Once configure has run and created the necessary Makefile files, you are ready to begin building the software itself. To do this, simply issue as root:
# make

Now, sit back and have a cup of coffee. The speed of your computer will determine exactly how much coffee you will be able to drink before the build is done, but if it’s a slower system, be prepared to drink a few cups. Once the build is complete and you’re once again at the command line, execute as root the following to install it:
# make install

After everything has been installed, your MySQL server will be ready and waiting in your /usr/local/mysql directory. Now begins the task of configuring it and making it ready for use.

Configuring MySQL
To make MySQL useable, you must first create the user specified in the configure command—in this case, mysqld. You can do this with two simple commands as root:
# groupadd mysqld
# useradd -g mysqld mysqld

Once this is complete, you can initialize the database. The command here is nice and easy:
# cd /usr/local/mysql/bin
# ./mysql_install_db

Now you need to change some permissions so that your MySQL user can run the database server. Execute the following commands as root:
# chown -R root /usr/local/mysql
# chown -R mysqld /usr/local/mysql/var
# chgrp -R mysqld /usr/local/mysql

This will change the user ownership of all files and directories in the /usr/local/mysql hierarchy to root except for the var/ subdirectory, which will be owned by our mysqld user. This is necessary because the var/ subdirectory contains all of the database files. In addition, we changed the group ownership of all files and directories to the mysqld user so that it can properly run the server.

Creating the configuration file
At this point, you are almost ready to start the database. First, however, you’ll need to create a MySQL configuration file. The easiest way to do this is to customize an example configuration file from the source directory tree. As root, copy the file to the appropriate location by executing the following:
# cp /usr/local/src/mysql-3.23.39/support-files/my-medium.cnf /etc/my.cnf

This copies the configuration file needed by MySQL (/etc/my.cnf), optimized for medium systems, from the support-files/ subdirectory in the source tree. You can select from a few configuration files for various site sizes: my-huge.cnf for extremely large sites, my-large.cnf for large sites, or my-small.cnf for small sites.

Once you’ve copied the appropriate file, open /etc/my.cnf in your favorite text editor. Most of the defaults should be fine, but you may want to change a few options. At the very least, you should scan the configuration file quickly to familiarize yourself with the options.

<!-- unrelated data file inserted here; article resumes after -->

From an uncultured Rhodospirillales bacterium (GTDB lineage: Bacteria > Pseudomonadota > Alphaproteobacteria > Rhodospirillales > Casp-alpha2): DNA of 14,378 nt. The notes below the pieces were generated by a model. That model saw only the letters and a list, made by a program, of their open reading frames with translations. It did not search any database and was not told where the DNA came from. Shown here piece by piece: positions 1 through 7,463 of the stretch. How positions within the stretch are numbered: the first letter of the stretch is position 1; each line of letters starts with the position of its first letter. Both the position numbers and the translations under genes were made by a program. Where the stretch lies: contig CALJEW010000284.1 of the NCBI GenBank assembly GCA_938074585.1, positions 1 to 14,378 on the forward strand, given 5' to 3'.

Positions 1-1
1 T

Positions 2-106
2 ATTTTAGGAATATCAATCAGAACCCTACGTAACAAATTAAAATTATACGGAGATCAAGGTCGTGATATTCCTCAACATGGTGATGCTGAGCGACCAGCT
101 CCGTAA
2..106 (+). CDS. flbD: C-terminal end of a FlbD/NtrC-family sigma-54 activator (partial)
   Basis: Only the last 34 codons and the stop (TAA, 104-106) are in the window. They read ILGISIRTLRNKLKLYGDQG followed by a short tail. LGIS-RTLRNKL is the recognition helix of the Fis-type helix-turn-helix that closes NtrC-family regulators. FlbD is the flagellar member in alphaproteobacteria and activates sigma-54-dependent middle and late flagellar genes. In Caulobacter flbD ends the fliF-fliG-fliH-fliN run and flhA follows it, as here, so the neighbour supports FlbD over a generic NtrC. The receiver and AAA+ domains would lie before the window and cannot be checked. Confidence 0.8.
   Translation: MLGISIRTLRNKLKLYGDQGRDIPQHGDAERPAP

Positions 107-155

One of the versatile aspects of MySQL is that the configuration file can be used in different ways. The configuration file in /etc/my.cnf is the global MySQL configuration file. You could instead copy it to /usr/local/mysql/var/my.cnf for a server-specific configuration—for instance, if you were running multiple MySQL servers and wanted one to listen to port 3306 and the other to listen to an alternate port. You can also copy it to ~/.my.cnf for user-specific options (such as defining your password so that the MySQL client always sends it without your needing to type it—convenient, but not very secure).

The first part of the configuration file deals with the MySQL client options. Here you can define the port to connect to, the MySQL UNIX domain socket to connect to, and optionally, your password.

The second part deals with configuration options for the server itself. You can define the TCP/IP port to listen to and the UNIX domain socket to listen to. You can also set some options such as the size of your key buffer, your table cache, sort buffer, and so forth. The rest of the file basically deals with various optimizations for your MySQL database and should be fairly safe to leave alone.

After you edit the configuration file, you can start the server. Execute the following as root:
# cd /usr/local/mysql
# /usr/local/mysql/bin/safe_mysqld &

Now your server is running. If you execute ps ax, you will see a number of mysqld threads running to accept connections to the database. The next step is to set access permissions. The first user you want to set access for is the MySQL superuser, which is also called root. As the root user, execute this on the command line:
# cd /usr/local/mysql/bin
# ./mysqladmin -u root password ‘secret’
# ./mysqladmin -u root -h password ‘secret’